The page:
Can a district attorney use a person's prior criminal history in a new case?
Yes. The DA will consider the person's record in deciding whether to make a plea offer. In addition, there are limited situations where the past cases can be used in the new case.
I am a former federal and State prosecutor and have been handling criminal defense and personal injury cases for over 18 years. The above answer, and any follow up comments or emails, is for informational purposes only and not meant as legal advice.
It depends. A person's prior record will always be considered by the District Attorney when deciding what to do with a case. In addition, a person's prior record can be used by the District Attorney at trial in certain limited circumstances as proof that the person committed the offense. Finally, in certain situations the District Attorney can ask a defendant who takes the stand about their criminal record in an attempt to discredit them. These last two circumstances, however, are regulated by the court which can limit the use of the criminal record by the District Attorney or prevent the DA from using it against the defendant altogether.
Mr. Tormey is a former prosecutor in the Manhattan D.A.'s office and a Bureau Chief of the Special Investigations Bureau of the Special Narcotics Prosecutor's Office. He has been handling all types of criminal cases and personal injury cases for over 26 years. Any answers to questions are for general informational purposes only and do not establish an attorney-client relationship,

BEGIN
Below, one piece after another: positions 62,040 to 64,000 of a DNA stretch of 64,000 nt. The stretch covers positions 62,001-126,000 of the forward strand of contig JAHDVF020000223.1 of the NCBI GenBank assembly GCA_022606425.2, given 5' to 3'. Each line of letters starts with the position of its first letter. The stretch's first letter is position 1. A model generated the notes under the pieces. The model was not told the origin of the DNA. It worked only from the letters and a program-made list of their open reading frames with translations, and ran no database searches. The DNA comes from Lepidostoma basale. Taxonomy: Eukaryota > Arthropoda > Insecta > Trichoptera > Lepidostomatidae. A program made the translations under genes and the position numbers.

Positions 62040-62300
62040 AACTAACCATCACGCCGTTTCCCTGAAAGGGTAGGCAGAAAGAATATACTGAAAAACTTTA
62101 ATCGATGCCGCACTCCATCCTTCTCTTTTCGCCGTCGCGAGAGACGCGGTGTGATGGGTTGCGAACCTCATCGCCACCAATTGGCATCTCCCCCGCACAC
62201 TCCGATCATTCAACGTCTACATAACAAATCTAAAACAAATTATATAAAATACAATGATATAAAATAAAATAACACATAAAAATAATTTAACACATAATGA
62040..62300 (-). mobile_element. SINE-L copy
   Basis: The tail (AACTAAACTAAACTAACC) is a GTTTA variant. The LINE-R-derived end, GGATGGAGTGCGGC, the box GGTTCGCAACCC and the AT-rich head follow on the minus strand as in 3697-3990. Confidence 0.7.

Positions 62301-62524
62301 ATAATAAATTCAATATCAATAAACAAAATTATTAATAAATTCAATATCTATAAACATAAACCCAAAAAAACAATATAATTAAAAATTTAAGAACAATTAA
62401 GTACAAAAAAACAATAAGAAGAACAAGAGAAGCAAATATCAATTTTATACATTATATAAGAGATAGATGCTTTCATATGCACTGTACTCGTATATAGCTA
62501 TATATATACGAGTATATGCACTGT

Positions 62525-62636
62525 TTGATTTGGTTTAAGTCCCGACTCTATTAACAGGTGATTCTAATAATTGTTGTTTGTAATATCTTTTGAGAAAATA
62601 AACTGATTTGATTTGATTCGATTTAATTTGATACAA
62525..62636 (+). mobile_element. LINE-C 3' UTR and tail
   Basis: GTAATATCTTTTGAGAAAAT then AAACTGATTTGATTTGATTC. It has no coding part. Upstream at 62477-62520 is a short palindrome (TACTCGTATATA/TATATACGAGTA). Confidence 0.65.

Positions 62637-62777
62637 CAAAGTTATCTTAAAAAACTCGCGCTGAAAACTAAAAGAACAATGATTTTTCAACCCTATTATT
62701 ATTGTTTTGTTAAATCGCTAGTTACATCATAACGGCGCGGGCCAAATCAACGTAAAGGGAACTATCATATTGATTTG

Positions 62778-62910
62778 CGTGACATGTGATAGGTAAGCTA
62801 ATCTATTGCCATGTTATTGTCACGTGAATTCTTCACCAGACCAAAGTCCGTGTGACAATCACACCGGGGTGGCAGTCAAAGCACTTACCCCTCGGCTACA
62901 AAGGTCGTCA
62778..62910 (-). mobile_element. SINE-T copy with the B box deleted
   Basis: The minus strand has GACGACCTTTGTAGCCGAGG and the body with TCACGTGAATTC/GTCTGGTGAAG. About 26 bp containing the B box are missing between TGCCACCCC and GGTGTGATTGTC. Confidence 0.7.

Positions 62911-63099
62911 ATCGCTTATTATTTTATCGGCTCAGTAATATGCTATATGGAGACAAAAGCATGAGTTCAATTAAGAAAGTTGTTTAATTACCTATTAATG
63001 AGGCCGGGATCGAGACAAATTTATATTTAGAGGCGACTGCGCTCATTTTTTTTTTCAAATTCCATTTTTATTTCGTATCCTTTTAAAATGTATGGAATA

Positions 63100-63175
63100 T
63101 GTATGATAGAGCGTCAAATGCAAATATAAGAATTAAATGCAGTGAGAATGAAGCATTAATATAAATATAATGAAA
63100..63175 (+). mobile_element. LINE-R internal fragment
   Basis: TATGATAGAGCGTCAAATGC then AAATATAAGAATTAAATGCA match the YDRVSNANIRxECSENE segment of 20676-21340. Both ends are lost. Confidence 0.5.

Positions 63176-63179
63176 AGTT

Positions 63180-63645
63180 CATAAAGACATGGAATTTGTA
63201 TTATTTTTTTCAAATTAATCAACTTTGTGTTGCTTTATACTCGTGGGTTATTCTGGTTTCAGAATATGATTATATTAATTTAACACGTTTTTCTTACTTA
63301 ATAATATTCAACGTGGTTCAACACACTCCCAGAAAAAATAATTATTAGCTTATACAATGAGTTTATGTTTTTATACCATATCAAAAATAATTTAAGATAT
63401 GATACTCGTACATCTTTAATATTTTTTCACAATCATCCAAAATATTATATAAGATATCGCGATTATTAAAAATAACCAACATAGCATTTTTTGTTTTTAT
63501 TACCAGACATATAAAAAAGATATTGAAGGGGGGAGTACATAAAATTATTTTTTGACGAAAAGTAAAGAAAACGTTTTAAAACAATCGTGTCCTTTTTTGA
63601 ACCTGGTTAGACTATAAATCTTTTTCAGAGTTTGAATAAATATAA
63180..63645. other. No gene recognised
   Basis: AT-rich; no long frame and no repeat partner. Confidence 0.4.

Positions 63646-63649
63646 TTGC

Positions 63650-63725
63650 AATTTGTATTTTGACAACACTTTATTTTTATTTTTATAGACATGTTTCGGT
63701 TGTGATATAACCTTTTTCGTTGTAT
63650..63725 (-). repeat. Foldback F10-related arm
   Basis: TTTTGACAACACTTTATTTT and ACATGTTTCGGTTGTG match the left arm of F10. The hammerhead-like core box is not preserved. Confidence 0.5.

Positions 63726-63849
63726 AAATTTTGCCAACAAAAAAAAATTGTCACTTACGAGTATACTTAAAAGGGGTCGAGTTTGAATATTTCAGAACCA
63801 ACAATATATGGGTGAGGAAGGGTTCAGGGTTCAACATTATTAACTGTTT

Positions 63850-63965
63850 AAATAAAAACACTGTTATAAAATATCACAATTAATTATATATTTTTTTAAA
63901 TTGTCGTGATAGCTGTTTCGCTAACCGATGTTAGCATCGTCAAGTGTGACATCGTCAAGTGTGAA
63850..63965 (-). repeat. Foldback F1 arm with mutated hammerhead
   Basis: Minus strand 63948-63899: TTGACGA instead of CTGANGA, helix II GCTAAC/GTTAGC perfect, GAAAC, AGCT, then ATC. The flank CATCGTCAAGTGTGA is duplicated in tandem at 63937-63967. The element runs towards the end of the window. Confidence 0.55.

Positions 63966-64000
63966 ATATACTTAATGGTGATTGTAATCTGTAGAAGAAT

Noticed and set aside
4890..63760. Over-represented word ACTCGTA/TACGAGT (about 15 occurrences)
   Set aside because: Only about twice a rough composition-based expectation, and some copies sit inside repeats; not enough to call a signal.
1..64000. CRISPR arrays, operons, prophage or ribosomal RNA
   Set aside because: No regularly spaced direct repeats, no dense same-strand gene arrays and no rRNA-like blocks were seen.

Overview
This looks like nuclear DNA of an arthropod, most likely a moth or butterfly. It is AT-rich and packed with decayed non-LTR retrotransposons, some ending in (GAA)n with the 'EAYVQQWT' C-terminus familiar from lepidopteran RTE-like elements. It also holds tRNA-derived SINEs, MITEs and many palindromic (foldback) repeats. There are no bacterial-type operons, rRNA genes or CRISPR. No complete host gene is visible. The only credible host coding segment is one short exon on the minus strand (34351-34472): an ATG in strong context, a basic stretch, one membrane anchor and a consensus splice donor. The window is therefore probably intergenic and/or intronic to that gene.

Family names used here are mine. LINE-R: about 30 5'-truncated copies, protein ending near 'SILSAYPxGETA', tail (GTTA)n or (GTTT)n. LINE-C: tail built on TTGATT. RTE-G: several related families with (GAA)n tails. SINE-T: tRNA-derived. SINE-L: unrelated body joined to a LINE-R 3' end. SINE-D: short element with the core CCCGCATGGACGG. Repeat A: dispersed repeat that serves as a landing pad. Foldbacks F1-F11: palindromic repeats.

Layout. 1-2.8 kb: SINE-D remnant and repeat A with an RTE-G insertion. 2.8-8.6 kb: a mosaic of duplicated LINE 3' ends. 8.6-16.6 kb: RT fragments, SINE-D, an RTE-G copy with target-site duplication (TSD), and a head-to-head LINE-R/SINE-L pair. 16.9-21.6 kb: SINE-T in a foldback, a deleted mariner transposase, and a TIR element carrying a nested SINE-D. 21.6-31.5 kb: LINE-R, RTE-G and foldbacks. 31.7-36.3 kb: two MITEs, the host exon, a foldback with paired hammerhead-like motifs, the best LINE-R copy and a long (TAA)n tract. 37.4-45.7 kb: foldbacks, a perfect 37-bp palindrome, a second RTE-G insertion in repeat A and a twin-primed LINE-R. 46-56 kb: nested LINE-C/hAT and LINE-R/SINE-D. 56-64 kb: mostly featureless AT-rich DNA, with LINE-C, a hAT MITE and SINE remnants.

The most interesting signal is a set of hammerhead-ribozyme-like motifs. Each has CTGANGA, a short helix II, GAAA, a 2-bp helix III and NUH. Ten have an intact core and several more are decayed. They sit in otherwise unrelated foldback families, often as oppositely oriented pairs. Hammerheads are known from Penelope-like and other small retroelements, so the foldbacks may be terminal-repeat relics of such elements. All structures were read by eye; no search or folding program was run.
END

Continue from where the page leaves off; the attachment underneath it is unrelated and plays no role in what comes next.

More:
They can and will use the history in deciding on a plea offer. They may be able to use it as evidence in the new case, depending on the circumstances.
Mr. Reibstein is a former New York City prosecutor and second-generation criminal lawyer who handles all types of personal injury and criminal defense cases. Unless a formal letter of engagement or retainer agreement has been entered into by and between the reader and the attorney this answer shall not be construed as official legal advice on any specific facts or circumstances. Its contents are intended for general information purposes only. No attorney-client relationship has been created.
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